EN_a219. Are Your Copies of Regulations Up to Date?
(Source: Editor)

The official versions of the following regulations are published annually in the U.S. Code of Federal Regulations (C.F.R.), but are updated as amended in the Federal Register.  The latest amendments to applicable regulations are listed below.
 


ATF ARMS IMPORT REGULATIONS: 27 CFR Part 447-Importation of Arms, Ammunition, and Implements of War
  – Last Amendment: 15 Jan 2016: 
81 FR 2657-2723: Machineguns, Destructive Devices and Certain Other Firearms; Background Checks for Responsible Persons of a Trust or Legal Entity With Respect To Making or Transferring a Firearm. 
 

CUSTOMS REGULATIONS: 19 CFR, Ch. 1, Pts. 0-199
  – 
Last Amendment:
12 Jun 2018: 83 FR 27380-27407: Air Cargo Advance Screening (ACAS)
 
DOD NATIONAL INDUSTRIAL SECURITY PROGRAM OPERATING MANUAL (NISPOM): DoD 5220.22-M

  – Last Amendment: 18 May 2016: Change 2
: Implement an insider threat program; reporting requirements for Cleared Defense Contractors; alignment with Federal standards for classified information systems; incorporated and cancelled Supp. 1 to the NISPOM (Summary 
here
.)


EXPORT ADMINISTRATION REGULATIONS (EAR): 15 CFR Subtit. B, Ch. VII, Pts. 730-774 

  – Last Amendment: 13 Sep 2018: 
83 FR 46391-46392
: Addition of Certain Entities to the Entity List, Revision of Entries on the Entity List and Removal of Certain Entities From the Entity List; Correction

 

FOREIGN ASSETS CONTROL REGULATIONS (OFAC FACR): 31 CFR, Parts 500-599, Embargoes, Sanctions, Executive Orders

  – Last Amendment:
29 June 2018: 83 FR 30541-30548: Global Magnitsky Sanctions Regulations; and 83 FR 30539-30541: Removal of the Sudanese Sanctions Regulations and Amendment of the Terrorism List Government Sanctions Regulations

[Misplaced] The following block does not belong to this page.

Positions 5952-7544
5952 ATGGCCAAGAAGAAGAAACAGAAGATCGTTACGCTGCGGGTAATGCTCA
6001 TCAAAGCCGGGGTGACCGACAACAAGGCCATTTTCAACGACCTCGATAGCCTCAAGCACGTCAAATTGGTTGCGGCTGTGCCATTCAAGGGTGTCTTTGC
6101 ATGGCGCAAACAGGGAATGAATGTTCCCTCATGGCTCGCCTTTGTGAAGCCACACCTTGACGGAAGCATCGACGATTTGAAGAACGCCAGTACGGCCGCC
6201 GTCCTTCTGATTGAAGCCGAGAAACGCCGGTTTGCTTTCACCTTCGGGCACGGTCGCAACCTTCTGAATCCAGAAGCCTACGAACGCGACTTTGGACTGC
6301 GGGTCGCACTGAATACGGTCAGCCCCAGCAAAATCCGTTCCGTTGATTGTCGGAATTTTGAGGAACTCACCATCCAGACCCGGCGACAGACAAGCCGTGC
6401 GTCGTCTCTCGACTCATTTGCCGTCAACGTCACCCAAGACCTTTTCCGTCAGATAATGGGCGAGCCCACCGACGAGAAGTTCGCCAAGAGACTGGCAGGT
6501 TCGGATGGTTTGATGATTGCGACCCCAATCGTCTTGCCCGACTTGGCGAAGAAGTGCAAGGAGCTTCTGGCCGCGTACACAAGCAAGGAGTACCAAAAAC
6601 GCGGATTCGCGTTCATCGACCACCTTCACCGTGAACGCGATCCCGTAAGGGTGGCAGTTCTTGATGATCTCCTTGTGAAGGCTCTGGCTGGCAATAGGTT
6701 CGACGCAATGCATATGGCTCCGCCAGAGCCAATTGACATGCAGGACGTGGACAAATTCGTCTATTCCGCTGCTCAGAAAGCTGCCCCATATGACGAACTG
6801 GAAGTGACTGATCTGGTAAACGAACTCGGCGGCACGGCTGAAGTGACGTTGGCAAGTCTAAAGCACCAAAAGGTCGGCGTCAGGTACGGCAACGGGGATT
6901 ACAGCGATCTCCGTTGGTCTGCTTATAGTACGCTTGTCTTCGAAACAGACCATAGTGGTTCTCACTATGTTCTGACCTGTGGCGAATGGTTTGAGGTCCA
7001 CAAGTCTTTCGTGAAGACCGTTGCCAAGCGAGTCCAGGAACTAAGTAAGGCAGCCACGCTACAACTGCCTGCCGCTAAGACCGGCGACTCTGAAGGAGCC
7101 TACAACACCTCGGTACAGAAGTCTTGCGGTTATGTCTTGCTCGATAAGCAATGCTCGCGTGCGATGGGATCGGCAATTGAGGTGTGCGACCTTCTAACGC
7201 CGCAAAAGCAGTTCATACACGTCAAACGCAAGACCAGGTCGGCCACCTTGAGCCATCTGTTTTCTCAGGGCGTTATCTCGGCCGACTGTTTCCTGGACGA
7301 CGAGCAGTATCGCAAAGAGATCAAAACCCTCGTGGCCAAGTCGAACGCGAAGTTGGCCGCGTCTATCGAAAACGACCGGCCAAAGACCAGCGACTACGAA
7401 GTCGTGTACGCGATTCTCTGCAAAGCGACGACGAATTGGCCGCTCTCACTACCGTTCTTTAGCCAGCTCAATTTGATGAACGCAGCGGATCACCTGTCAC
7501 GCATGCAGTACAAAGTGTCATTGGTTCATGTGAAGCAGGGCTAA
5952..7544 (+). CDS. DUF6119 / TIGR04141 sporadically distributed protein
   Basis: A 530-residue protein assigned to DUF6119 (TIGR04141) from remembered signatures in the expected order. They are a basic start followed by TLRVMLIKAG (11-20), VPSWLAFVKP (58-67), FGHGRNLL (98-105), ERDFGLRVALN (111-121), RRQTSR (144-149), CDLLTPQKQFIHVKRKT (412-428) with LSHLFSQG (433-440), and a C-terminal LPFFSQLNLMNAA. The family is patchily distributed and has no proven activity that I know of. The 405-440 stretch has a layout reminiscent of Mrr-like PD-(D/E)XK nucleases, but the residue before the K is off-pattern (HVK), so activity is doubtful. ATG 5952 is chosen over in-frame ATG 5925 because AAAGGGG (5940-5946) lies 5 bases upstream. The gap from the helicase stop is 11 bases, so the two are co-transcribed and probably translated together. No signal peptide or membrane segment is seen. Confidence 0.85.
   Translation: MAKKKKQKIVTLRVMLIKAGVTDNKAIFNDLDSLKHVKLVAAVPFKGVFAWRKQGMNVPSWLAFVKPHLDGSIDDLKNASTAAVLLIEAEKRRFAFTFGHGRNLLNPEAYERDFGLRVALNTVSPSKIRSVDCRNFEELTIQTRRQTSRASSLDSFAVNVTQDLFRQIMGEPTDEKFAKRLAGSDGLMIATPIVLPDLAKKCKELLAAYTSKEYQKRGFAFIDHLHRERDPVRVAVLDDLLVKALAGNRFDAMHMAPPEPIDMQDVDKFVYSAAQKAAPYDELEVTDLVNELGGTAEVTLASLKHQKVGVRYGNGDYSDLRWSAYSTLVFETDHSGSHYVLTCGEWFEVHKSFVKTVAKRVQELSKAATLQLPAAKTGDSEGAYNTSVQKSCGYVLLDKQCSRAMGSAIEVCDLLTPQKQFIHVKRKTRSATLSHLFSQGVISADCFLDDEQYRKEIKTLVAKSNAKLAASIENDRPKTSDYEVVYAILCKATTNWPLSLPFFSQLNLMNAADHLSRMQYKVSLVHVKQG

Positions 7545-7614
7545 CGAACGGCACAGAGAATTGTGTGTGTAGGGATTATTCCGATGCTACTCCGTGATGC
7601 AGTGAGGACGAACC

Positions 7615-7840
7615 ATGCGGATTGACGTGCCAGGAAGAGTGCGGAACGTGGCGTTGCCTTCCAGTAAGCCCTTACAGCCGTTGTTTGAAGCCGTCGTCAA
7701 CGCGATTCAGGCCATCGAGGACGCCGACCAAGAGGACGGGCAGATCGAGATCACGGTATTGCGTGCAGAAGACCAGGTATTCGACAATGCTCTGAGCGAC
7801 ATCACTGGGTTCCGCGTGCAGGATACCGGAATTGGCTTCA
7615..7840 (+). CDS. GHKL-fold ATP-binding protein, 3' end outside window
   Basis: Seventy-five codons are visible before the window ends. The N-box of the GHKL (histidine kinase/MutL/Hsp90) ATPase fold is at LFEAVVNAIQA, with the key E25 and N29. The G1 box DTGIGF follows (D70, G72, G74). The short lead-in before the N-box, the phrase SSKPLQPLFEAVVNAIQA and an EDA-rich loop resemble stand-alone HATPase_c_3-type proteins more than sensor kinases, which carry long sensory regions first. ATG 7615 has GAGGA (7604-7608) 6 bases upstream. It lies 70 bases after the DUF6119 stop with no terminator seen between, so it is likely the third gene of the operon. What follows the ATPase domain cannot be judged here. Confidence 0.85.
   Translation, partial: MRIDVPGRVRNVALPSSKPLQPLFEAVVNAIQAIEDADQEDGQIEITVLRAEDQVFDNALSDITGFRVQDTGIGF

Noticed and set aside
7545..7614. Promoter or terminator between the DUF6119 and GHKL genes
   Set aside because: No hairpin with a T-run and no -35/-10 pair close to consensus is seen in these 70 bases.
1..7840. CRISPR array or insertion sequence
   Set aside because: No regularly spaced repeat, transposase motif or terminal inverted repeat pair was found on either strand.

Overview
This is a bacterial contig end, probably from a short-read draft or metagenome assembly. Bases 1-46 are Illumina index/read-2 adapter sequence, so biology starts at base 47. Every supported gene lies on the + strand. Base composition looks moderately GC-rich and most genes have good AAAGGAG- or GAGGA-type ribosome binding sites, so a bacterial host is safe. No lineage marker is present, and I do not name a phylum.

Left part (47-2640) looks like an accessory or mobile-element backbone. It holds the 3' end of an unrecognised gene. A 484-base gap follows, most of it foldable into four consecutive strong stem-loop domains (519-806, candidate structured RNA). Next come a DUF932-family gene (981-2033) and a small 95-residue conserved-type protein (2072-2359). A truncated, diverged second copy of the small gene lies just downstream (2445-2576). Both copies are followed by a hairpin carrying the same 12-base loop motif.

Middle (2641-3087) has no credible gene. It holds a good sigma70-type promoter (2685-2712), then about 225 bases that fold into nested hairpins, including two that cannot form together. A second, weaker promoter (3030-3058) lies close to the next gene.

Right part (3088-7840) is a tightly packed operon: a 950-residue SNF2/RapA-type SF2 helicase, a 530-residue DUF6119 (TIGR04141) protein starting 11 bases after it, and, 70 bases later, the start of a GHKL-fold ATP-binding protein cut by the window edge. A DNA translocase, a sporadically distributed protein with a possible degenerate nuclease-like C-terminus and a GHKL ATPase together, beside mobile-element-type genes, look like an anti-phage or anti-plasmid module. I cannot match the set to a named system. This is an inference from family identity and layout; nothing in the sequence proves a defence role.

FOREIGN TRADE REGULATIONS (FTR): 15 CFR Part 30  

  – Last Amendment: 24 Apr 2018:
83 FR 17749-17751
: Foreign Trade Regulations (FTR): Clarification on the Collection and Confidentiality of Kimberley Process Certificates

  – HTS codes that are not valid for AES are available 
here.
  –
The latest edition (30 April 2018) of Bartlett’s Annotated FTR (“BAFTR”), by James E. Bartlett III, is available for downloading in Word format. The BAFTR contains all FTR amendments, FTR Letters and Notices, a large Index, and approximately 250 footnotes containing case annotations, practice tips, Census/AES guidance, and explanations of the numerous errors contained in the official text. Subscribers receive revised copies in Microsoft Word every time the FTR is amended.  The BAFTR is available by annual subscription from the Full Circle Compliance 
website
BITAR subscribers are entitled to a 25% discount on subscriptions to the BAFTR. Government employees (including military) and employees of universities are eligible for a 50% discount on both publications at www.FullCircleCompiance.eu
 
* HARMONIZED TARIFF SCHEDULE OF THE UNITED STATES (HTS, HTSA or HTSUSA), 1 Jan 2018: 19 USC 1202 Annex. (“HTS” and “HTSA” are often seen as abbreviations for the Harmonized Tariff Schedule of the United States Annotated, shortened versions of “HTSUSA”.)

  –
Last Amendment: 
14 Aug 2018: 
Harmonized System Update 1812
, containing 27 ABI records and 6 harmonized tariff records. 

  – HTS codes for AES are available here.